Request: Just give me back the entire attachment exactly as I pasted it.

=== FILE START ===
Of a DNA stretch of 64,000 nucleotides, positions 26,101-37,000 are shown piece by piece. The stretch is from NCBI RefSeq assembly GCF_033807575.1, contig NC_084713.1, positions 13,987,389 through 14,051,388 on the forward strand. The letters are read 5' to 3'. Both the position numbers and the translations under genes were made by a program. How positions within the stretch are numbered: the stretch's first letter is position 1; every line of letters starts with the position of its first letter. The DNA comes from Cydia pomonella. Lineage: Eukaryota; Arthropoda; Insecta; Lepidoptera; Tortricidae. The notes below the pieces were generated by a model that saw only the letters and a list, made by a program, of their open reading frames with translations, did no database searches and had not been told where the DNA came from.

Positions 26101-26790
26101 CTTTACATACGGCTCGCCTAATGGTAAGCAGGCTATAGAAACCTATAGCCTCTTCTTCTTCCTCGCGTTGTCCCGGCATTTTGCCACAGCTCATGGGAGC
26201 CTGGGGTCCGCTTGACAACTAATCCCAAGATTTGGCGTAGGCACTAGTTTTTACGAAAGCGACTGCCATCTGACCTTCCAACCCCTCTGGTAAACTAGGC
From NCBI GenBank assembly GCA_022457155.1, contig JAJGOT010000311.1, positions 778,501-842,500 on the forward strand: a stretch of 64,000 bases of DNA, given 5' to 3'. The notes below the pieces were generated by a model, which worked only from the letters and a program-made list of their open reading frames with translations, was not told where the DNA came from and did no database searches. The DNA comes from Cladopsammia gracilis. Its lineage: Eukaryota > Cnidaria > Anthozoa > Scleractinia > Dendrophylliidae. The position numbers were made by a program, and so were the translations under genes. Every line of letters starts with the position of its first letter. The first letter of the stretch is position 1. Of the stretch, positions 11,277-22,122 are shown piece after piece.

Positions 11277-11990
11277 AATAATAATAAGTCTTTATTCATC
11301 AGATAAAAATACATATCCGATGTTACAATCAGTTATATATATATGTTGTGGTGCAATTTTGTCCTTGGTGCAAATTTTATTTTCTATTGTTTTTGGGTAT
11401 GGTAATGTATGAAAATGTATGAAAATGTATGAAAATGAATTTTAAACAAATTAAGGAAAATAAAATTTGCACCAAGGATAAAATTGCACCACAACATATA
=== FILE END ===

Of a DNA stretch of 64,000 nucleotides, positions 26,101-37,000 are shown piece by piece. The stretch is from NCBI RefSeq assembly GCF_033807575.1, contig NC_084713.1, positions 13,987,389 through 14,051,388 on the forward strand. The letters are read 5' to 3'. Both the position numbers and the translations under genes were made by a program. How positions within the stretch are numbered: the stretch's first letter is position 1; every line of letters starts with the position of its first letter. The DNA comes from Cydia pomonella. Lineage: Eukaryota; Arthropoda; Insecta; Lepidoptera; Tortricidae. The notes below the pieces were generated by a model that saw only the letters and a list, made by a program, of their open reading frames with translations, did no database searches and had not been told where the DNA came from.

Positions 26101-26790
26101 CTTTACATACGGCTCGCCTAATGGTAAGCAGGCTATAGAAACCTATAGCCTCTTCTTCTTCCTCGCGTTGTCCCGGCATTTTGCCACAGCTCATGGGAGC
26201 CTGGGGTCCGCTTGACAACTAATCCCAAGATTTGGCGTAGGCACTAGTTTTTACGAAAGCGACTGCCATCTGACCTTCCAACCCCTCTGGTAAACTAGGC
From NCBI GenBank assembly GCA_022457155.1, contig JAJGOT010000311.1, positions 778,501-842,500 on the forward strand: a stretch of 64,000 bases of DNA, given 5' to 3'. The notes below the pieces were generated by a model, which worked only from the letters and a program-made list of their open reading frames with translations, was not told where the DNA came from and did no database searches. The DNA comes from Cladopsammia gracilis. Its lineage: Eukaryota > Cnidaria > Anthozoa > Scleractinia > Dendrophylliidae. The position numbers were made by a program, and so were the translations under genes. Every line of letters starts with the position of its first letter. The first letter of the stretch is position 1. Of the stretch, positions 11,277-22,122 are shown piece after piece.

Positions 11277-11990
11277 AATAATAATAAGTCTTTATTCATC
11301 AGATAAAAATACATATCCGATGTTACAATCAGTTATATATATATGTTGTGGTGCAATTTTGTCCTTGGTGCAAATTTTATTTTCTATTGTTTTTGGGTAT
11401 GGTAATGTATGAAAATGTATGAAAATGTATGAAAATGAATTTTAAACAAATTAAGGAAAATAAAATTTGCACCAAGGATAAAATTGCACCACAACATATA